HBO's "Game of Thrones" is done for another year, and now suddenly your Sunday nights have a big gaping hole in them. How do you deal with the withdrawals? Here are some shows to get "Thrones" fans through the offseason.
For those who still need appointment TV on Sunday nights: "Preacher"
While "GoT" was grabbing everyone's attention, AMC brought out a new show based on Garth Ennis' cult hit comic book series. The show follows Jesse Custer, a Texas preacher who teams up with his hitman ex and an Irish vampire to find God in a world of religious madness.
Word of warning: "Preacher" is proving to be a slow burn. After the frantic pace of "Thrones," switching over to this series may require patience.
For those who like social commentary with their fantasy: "The Legend of Korra"
A sequel to the critically acclaimed "Avatar: The Last Airbender," "The Legend of Korra" became a masterpiece in its own right with its gorgeous animation, strong characters and a final scene that pushed the boundaries of LGBT depiction in children's TV. The first two seasons are available on Nick.com.
For those who like power struggles: "Rome"
This historical drama was canceled after two seasons for its mammoth budget, but the 22 episodes we did get are satisfying enough. The first season follows the rise and fall of Julius Caesar, while the second depicts the struggle to fill the power vacuum Caesar left behind.
It's all told from the perspectives of the soldiers who fought for Rome during this turmoil. The show can be streamed on HBO Go and Amazon.
For those who like GoT's gruesome carnage: "Penny Dreadful"
This gothic horror series came to an end after three seasons, but you can still watch it on Hulu. The show features an all-star collection of Victorian horror icons played by an all-star cast of British actors including Timothy Dalton, Eva Green and Billie Piper. It's ghastly, gory drama that's impossible to look away from.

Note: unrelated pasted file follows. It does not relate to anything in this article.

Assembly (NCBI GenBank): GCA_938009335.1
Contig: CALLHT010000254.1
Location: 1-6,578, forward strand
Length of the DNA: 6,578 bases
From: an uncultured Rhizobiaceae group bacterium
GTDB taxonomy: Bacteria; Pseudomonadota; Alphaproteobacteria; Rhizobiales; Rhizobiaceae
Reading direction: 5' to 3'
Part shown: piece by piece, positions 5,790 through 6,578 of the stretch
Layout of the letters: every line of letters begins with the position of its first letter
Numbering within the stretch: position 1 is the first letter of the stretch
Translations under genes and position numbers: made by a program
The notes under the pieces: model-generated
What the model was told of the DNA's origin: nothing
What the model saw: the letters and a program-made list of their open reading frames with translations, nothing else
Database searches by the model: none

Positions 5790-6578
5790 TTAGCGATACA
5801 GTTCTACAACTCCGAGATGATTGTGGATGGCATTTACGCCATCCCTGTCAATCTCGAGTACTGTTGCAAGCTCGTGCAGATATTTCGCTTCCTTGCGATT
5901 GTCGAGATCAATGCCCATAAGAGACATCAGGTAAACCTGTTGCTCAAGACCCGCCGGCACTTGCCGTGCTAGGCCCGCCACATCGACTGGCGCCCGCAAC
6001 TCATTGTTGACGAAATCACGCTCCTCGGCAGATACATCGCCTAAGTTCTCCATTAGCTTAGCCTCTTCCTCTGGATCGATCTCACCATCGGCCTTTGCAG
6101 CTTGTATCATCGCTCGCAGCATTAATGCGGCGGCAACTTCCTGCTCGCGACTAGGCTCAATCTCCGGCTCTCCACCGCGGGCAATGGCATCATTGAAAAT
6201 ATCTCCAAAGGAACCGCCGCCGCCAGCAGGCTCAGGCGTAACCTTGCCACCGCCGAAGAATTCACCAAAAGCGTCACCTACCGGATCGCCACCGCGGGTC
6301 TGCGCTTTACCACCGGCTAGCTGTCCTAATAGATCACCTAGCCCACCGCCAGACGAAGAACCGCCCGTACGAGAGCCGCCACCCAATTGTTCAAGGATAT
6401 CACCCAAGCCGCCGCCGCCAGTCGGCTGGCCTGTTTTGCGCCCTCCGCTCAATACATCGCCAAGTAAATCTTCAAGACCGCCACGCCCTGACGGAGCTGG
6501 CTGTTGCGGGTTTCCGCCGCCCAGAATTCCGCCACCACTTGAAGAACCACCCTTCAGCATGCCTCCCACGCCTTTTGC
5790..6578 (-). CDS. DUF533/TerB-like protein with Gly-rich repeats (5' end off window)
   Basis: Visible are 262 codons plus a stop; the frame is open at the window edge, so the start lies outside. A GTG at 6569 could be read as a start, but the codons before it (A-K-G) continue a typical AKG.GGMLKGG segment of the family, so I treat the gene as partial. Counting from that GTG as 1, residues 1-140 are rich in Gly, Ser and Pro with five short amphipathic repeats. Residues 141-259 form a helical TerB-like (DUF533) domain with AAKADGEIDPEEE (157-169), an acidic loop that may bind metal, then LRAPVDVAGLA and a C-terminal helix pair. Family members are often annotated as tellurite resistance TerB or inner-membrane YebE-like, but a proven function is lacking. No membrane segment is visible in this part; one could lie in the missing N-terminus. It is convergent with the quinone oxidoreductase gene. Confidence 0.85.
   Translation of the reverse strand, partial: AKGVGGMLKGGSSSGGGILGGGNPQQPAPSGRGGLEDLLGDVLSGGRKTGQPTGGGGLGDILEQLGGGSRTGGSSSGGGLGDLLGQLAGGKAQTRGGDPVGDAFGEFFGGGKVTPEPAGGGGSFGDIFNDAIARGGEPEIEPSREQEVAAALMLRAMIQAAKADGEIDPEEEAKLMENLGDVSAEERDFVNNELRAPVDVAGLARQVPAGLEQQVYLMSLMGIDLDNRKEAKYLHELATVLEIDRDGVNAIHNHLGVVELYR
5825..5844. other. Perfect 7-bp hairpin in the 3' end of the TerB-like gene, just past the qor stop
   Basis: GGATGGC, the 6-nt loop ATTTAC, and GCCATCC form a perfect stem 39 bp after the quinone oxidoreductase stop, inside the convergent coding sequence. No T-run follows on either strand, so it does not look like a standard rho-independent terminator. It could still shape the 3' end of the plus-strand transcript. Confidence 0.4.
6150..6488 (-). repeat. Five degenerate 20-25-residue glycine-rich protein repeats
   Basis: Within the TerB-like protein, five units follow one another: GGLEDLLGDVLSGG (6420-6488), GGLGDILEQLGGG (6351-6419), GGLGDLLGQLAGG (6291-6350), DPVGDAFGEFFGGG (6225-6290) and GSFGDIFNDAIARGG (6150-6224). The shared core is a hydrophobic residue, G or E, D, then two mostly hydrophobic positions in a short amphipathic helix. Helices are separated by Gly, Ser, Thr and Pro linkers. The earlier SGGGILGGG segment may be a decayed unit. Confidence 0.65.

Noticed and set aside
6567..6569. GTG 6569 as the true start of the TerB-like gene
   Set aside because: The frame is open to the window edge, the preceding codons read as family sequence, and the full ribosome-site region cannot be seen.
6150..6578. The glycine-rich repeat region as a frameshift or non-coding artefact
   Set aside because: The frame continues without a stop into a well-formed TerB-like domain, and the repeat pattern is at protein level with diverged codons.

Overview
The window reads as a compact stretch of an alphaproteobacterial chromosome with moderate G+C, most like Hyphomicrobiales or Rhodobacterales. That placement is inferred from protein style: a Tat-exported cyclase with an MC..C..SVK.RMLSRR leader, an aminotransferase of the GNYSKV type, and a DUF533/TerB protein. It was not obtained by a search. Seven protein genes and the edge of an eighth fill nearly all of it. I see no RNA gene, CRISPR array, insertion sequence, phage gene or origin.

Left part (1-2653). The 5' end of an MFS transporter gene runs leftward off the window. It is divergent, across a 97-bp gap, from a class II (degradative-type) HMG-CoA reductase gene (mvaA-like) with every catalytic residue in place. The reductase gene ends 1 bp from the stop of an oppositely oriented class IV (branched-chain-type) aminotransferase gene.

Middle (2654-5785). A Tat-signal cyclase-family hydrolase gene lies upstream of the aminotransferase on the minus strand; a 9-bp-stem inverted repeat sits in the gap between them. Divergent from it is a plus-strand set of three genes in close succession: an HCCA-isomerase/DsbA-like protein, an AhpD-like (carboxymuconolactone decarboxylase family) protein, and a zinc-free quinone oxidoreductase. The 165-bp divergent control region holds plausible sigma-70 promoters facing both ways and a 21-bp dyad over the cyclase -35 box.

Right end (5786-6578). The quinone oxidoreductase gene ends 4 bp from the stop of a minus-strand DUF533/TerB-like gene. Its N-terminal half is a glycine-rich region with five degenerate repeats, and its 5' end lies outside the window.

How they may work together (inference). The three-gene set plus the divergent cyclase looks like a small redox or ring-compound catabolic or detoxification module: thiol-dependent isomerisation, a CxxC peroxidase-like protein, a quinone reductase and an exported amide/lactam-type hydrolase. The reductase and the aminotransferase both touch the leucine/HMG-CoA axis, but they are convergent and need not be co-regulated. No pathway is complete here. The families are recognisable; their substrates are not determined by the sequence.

For fans of the Free Folk and the North: "Vikings"
Since it airs on History rather than HBO, "Vikings" isn't as explicit with the sex and violence as "GoT" but has a much tighter story arc.
It follows the rise of Ragnar Lothbrok from simple farmer to King of Denmark, becoming the scourge of the Franks and Saxons along the way. The series is available on Netflix.
For those who need someone to hate now that Ramsay's dead: "Jessica Jones"
There is no villain more depraved and monstrous in the entire Marvel Cinematic Universe than Jessica Jones' nemesis, Kilgrave. With the ability to force people to do things against their will, he has traumatized everyone who has crossed paths with him. He's also played by David Tennant, who sheds his "Doctor Who" reputation and further proves why he's one of the U.K.'s best actors.
For those who need more Natalie Dormer: "The Tudors"
Before she played Margaery Tyrell, Dormer graced TV screens as Anne Boleyn on "The Tudors." The show completely threw historical accuracy to the wind, leaving in its place an Anne Boleyn who shares Queen Margaery's shrewdness and charm.
For fans of Bronn and Tyrion's jokes: "Better Call Saul"
As Peter Dinklage proved, the fastest way to achieve stardom on TV these days is to be a smartass. Memes and Twitter adulation will soon follow.
Just ask Bob Odenkirk, who turned a supporting role on "Breaking Bad" into a spinoff that makes Jimmy McGill's transformation into Saul Goodman as riveting as Walter White's transformation into Heisenberg.
For those who want to watch the show that made "GoT" possible: "Buffy the Vampire Slayer"
More than any other show, "Buffy" took genre TV and proved that it could be a smash hit. Whether it's comic book series, "Doctor Who" or "Game of Thrones," all these shows have enjoyed success from the cult fanbase mentality and long story arcs that "Buffy" popularized. The series is available on Netflix.
For anyone who won't accept any substitute for "Game of Thrones": Go Outside
It's summer, you addicts. Enjoy it while you can. Winter is coming.